- General info
Sailor Bill Masen is in hospital for an eye operation. With his eyes bandaged, he is unable to witness a freak meteorite show that blinds the entire population of London. As spores from the shower develop into 'triffids' (vicious, man-eating plants), humans Seem powerless to resist. Along with a small group of seeing survivors, Masen begins the fight to save civilization.
- Nicole Maurey, Howard Keel, Janette Scott, Kieron Moore, Mervyn Johns, Ewan Roberts, Alison Leggatt, Geoffrey Matthews, Janina Faye, Gilgi Hauser, John Tate, Carole Ann Ford, Arthur Gross, Colette Wilde, Ian Wilson, Victor Brooks, Chris Adcock, Michael Bishop, Ernest Blythe, Mick Dillon
- Steve Sekely, Freddie Francis
- Narrated By:
- Peter Dyneley
- Bernard Gordon, Philip Yordan
- British Films, Classics, Horror, Sci-Fi & Fantasy, Thrillers
- Release Date:
- Run Time:
- 93 minutes
- English Dolby Digital 1.0 Mono
- English Hard of Hearing
- DVD Regions:
- Region 2
- Aspect Ratio:
- Widescreen 1.78:1 / 16:9
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Memorable UK Sci Fi.
- The Day of the Triffids review by Steve Mason
One of the better UK sci fi films of the era, probably better financed than most. Howard Keel wandering around a deserted, traumatised Westminster is unforgettable. Poor monsters prevail, but a suspenseful and atmospheric film with characters you can care about. Luscious colour.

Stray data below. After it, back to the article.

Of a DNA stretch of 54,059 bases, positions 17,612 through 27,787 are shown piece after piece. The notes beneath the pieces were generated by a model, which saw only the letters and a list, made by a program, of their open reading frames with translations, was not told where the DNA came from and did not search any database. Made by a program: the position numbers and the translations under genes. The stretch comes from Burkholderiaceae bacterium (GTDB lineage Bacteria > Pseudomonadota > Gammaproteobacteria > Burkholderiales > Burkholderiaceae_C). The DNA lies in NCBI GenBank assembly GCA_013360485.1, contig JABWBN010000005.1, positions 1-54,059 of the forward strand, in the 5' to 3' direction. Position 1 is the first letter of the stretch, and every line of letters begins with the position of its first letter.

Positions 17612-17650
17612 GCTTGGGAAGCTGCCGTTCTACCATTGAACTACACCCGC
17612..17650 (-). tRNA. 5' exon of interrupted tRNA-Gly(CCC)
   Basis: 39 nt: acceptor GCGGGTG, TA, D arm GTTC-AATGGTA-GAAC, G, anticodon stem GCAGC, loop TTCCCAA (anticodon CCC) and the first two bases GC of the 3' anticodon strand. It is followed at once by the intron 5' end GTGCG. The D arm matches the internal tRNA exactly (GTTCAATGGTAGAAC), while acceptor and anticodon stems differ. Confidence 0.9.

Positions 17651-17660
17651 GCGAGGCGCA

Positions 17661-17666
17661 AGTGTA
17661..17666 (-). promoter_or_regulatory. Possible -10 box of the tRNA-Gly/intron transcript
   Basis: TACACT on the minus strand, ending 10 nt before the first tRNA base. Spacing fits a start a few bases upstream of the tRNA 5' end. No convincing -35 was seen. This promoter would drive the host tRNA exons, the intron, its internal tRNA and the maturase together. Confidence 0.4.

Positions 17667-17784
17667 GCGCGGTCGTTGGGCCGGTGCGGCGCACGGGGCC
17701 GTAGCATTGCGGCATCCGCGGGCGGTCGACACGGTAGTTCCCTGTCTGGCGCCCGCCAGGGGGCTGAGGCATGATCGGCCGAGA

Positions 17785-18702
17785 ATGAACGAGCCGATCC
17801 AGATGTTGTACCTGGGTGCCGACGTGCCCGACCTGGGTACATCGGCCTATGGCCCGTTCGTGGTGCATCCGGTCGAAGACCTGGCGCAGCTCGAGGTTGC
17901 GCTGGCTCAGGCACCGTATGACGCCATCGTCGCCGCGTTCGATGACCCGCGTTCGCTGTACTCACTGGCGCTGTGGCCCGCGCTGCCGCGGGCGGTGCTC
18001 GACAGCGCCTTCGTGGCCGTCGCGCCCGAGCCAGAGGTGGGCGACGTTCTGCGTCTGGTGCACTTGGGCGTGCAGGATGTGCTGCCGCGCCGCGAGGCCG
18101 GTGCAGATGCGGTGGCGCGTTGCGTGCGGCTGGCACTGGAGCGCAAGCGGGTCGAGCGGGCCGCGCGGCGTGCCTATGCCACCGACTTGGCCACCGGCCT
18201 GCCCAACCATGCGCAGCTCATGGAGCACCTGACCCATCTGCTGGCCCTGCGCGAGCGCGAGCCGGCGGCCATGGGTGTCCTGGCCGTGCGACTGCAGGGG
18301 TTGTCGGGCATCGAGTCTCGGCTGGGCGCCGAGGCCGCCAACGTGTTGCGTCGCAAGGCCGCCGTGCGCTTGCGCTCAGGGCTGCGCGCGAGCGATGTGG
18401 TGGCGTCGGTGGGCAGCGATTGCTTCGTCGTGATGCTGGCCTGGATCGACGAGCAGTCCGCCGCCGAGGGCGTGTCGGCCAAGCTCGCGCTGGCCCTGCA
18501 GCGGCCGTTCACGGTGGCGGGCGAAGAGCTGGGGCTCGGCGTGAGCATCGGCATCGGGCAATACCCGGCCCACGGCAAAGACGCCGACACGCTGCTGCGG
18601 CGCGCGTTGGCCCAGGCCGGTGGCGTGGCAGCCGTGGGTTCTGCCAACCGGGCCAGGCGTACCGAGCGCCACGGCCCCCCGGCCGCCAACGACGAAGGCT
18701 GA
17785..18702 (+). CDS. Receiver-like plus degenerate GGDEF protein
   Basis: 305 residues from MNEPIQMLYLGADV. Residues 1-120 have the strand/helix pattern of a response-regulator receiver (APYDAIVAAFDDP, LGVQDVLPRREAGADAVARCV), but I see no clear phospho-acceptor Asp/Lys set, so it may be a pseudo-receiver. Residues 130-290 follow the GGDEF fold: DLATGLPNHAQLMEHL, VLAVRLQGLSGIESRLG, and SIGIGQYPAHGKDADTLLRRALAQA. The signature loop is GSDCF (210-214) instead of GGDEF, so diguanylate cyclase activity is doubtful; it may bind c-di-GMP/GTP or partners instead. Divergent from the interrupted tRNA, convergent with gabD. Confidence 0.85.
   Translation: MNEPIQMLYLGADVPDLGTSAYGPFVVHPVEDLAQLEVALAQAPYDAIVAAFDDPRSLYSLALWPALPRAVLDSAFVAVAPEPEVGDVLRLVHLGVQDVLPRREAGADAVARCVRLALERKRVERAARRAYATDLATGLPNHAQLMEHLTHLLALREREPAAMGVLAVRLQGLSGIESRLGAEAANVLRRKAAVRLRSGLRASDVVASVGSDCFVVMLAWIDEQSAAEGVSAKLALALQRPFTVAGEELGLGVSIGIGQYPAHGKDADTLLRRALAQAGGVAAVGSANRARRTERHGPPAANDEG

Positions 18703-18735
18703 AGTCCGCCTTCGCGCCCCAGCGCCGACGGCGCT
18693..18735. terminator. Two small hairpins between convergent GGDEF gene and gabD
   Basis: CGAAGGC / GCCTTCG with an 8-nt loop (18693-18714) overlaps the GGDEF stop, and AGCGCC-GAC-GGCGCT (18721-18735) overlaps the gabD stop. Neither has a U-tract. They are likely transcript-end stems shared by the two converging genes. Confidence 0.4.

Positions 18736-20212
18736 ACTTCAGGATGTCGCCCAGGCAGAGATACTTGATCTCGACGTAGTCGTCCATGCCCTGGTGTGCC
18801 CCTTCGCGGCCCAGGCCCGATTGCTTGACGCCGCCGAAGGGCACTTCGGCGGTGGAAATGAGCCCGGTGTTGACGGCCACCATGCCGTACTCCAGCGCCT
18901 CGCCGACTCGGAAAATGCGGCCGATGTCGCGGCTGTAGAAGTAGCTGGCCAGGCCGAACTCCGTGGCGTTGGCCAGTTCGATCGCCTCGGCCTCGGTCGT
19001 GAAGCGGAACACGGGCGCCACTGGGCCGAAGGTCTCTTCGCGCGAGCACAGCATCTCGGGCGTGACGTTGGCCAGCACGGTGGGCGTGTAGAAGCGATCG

2 out of 2 members found this review helpful.
Not one of the best
- The Day of the Triffids review by GP
I give this two stars only because it is in the tradition of British Sci-Fi / Horror movies of the 50's and early sixties. However, it bears little resemblance to the John Wyndham novel (as far as I remember it) other than featuring a meteor shower and Triffids. In this film the Triffids play the role of the gruesome monster and their appearance is accompanied by lots of female screaming and male horrified but stoic faces.
Added to this is the fact that the DVD seems to have been copied straight from a VHS release. To make up for the fact that the resolution is so poor they put a black "border" at the top and bottom of the screen so that the fim actually occupies less than 50% of the available TV display. This makes the much smaller display look sort of OK, at least with an upscaling DVD player. However if, like me, you increase the size of the display to almost occupy the full TV screen then you will see just how truly awful the resolution is. So it is a choice between postage stamp display of blocky graphics!
All that said, if you like the genre, then it is not a dreadful film and I at least watched it to the end.
0 out of 1 members found this review helpful.
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